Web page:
Play Architecture with the Painter

Daily Draw June 22nd, 2012


I am not a fan of Le Corbusier, whose real name is Charles-Edouard Jeanneret. He is quite famous and was a big influence on others, much lauded and worshipped for his theories and practice, but I find his architectural designs unattractive and impractical, and his views about urban planning not conducive to the idea of community as it naturally happens in cities among humans. His was an imposed community, a machination of theory and not much to do with real people. I have never understood the fuss over him. He must have been a charismatic person who had a great personality and charm because for me he isn’t that talented.

The Villa Savoye is the only design of his I like; his work deteriorated after this. This has a lovely roof top garden and interior. If you are interested, you can see more pictures on the Web.

He designed furniture too and the famous advertisement for Maxell in 1978 with the man being blown away features a Le Corbusier chair. Most of us will remember this one.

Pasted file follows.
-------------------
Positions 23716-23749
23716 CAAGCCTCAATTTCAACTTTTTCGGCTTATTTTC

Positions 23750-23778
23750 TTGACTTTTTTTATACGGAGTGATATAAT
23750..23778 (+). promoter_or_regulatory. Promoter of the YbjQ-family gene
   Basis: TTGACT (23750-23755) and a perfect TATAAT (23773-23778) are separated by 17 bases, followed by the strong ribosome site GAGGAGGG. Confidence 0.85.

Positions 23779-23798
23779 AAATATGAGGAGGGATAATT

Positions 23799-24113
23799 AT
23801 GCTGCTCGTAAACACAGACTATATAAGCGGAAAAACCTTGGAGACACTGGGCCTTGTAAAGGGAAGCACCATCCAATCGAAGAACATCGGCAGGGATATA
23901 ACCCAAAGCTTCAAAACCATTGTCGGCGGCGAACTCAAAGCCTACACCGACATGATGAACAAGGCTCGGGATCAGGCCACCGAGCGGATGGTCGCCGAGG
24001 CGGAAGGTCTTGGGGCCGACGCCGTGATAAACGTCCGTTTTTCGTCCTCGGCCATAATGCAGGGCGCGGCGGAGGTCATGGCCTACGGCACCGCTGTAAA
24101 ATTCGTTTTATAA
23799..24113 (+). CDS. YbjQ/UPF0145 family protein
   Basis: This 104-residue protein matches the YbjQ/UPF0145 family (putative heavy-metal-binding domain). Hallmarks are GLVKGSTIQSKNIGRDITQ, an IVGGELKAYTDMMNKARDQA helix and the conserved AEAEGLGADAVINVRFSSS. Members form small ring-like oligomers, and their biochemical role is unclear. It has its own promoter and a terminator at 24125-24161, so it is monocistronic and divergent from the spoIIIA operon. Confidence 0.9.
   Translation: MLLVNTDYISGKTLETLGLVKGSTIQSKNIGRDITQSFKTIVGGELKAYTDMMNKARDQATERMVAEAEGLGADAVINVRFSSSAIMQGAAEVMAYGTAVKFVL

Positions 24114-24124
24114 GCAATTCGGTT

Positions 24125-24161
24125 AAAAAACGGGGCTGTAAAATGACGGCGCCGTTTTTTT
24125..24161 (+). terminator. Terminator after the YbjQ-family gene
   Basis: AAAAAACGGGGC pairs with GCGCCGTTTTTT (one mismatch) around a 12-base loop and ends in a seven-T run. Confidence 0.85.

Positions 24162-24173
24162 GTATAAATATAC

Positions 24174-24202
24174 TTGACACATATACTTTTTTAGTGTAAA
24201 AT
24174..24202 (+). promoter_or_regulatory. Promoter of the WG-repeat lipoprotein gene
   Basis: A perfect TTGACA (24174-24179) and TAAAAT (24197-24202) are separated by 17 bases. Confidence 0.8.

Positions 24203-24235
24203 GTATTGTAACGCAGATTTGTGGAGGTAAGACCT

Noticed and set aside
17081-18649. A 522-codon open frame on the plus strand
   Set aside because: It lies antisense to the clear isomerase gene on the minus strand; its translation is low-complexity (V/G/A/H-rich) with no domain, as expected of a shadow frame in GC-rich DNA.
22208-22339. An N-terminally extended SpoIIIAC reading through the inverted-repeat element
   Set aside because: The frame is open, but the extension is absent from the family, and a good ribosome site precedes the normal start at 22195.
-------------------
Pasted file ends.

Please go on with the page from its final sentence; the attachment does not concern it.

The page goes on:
Le Corbusier liked cubism but objected to the mish-mash that cubism eventually became and preferred what he called “purism” with less ornate structure and architectural simplicity. So he said. Looking at his early paintings I can see his architecture, but I don’t see much difference from Picasso’s cubism in many of the later ones. I still love them, he had a large mural in his office that is wonderful. Imagine looking at this glorious piece of art all day?

The painting below and the one I used as a background to the playing card, are reminiscent of Giorgio de Chirico in both shapes and colour palette. Largely forgotten today, Giorgio was a big influence in the early part of the twentieth century. The card background in my first image is the Jeanneret painting Still Life, done in 1920. It measures approximately 32 x 39 inches and now hangs in the Museum of Modern Art in New York.

More cubism…

So that’s my truncated examination of Le Corbusier. Love him or hate him his influence is ubiquitous. There are many photographs and examples of his work online.

I wish he’d stuck with painting as a career.




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